Ethical standards such as those found in Circular 230 or the AICPA's Statements on Standards for Tax Services can create claims, Raspante noted. "If you have knowledge of an error on a previously filed tax return, you have to convey to your client what the rules are. For example, if you see the client took a deduction for a political contribution on a previous return, you have to inform them that it's not allowable as a charitable contribution. If you notice but don't inform the client and he or she is audited, he'll say that you could have mitigated the situation two years ago."



There are a number of things preparers can do to protect themselves. "Weeding out potentially bad clients is the best way," said CPA Mutual's Marston. "You can do your best work for some people and they'll still sue, while others won't sue when confronted by the worst work. Engagement letters, while they are not as widely used in tax engagements, can certainly help for the same reasons as in audits."

Also, it is important to stay within your area of expertise, especially when faced with issues such as estate tax issues or like-kind exchanges, he observed. "Someone who doesn't usually prepare estate tax returns might take on the estate of a long-term client. If you have no expertise in an area, turn it down or get outside help."

"Communicate in writing to clients when you don't have sufficient information to file a return well ahead of the due date, with the understanding that it won't be filed unless certain items are provided," advised Marston.

A contributing factor to the current number of tax issues is that there have been so many changes in the tax law, especially since 2008, observed Randy Werner, loss prevention executive at Camico. "Preparers have a hard time just keeping up with tax law changes and advising and warning their clients," she said. "There's been an uptick in the common areas such as late filing and late payment - it goes back to trying to determine the preparer's obligations to the taxpayer."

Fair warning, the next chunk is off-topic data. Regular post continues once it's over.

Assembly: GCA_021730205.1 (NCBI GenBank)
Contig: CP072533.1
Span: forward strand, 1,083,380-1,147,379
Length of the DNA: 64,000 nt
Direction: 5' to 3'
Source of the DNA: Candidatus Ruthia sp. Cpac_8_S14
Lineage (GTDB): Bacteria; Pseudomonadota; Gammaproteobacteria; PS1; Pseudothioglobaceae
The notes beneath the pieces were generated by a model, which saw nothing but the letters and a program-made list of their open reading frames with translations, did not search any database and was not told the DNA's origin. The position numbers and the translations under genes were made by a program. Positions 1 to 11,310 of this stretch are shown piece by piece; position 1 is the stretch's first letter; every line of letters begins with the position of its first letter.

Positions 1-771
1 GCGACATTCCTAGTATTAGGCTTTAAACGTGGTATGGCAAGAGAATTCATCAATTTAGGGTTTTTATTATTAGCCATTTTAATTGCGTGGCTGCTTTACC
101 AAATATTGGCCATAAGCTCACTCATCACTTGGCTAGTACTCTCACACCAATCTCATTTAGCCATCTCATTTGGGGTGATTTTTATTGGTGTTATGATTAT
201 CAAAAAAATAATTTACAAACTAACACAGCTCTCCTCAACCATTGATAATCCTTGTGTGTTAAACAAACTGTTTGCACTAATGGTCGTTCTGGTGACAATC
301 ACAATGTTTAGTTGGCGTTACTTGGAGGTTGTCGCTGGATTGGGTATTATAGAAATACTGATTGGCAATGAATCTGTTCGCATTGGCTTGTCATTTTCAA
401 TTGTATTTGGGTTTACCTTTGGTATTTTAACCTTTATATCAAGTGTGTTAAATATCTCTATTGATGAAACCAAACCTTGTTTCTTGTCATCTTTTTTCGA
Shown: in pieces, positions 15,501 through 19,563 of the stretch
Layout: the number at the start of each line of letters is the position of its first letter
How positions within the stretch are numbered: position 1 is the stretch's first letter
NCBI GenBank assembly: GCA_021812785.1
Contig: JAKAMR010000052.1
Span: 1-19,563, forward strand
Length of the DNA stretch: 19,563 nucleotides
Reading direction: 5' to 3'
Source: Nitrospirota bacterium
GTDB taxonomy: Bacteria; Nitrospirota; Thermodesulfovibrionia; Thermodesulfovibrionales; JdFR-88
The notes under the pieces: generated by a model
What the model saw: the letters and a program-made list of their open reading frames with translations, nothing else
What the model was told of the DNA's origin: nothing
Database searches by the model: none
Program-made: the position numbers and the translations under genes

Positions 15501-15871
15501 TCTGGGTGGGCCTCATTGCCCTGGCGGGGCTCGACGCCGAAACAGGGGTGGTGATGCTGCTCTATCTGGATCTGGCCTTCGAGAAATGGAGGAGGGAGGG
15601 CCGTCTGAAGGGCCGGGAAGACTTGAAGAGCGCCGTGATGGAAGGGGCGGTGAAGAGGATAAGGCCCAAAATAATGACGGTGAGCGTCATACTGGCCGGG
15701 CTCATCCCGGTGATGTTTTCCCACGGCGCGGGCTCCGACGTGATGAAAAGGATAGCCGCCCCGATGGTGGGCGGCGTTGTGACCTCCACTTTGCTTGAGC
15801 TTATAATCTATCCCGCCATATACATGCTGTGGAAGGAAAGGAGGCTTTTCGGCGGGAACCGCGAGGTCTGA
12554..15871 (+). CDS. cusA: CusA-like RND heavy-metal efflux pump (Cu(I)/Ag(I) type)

"Then there are the complex areas such as S corporation or C corporation elections," she said. "What happens is the clients think they have elected to be an S corporation but they don't follow through. The CPA files as if the entity is an S corporation but it's not because it never properly elected to be one."

"We see a lot of late filing and late payment in the estate tax area because there's no regular filing date," Werner said. An estate return might be due on June 26. "We recommend double-calendaring when you do estate and trust work. Someone else should be responsible on that calendar as well as yourself."

Another potential cause of professional liability of CPAs doing tax work is when they start dabbling in more complex areas in which they don't have expertise, she said: "Don't decide, 'Well, my client of 20 years died and I think I'll help out the family.' This can get you into a lot of trouble."

Foreign Bank and Financial Accounts, or FBAR, reporting issues have also become more prevalent, according to Anthony Cooper, tax analyst in Camico's Loss Prevention division. "The FBAR issue typically comes up because the accountant didn't ask the right question," he said. "Practitioners might learn about it through an organizer, or they might get a form that indicates interest from a foreign bank. Sometimes their clients receive an inheritance from someone abroad. There may be no income involved, so the clients don't think they have to tell practitioners." The penalties are stiff, so it behooves the practitioner to drill down to determine whether or not an FBAR is required.

The uncooperative client can be a potential area for liability, Werner observed. "For example, a CPA just told us they received an e-mail from a client that he was away and couldn't be back until after October 16. He's on extension, and is not responding to the CPA's e-mails that it will be too late."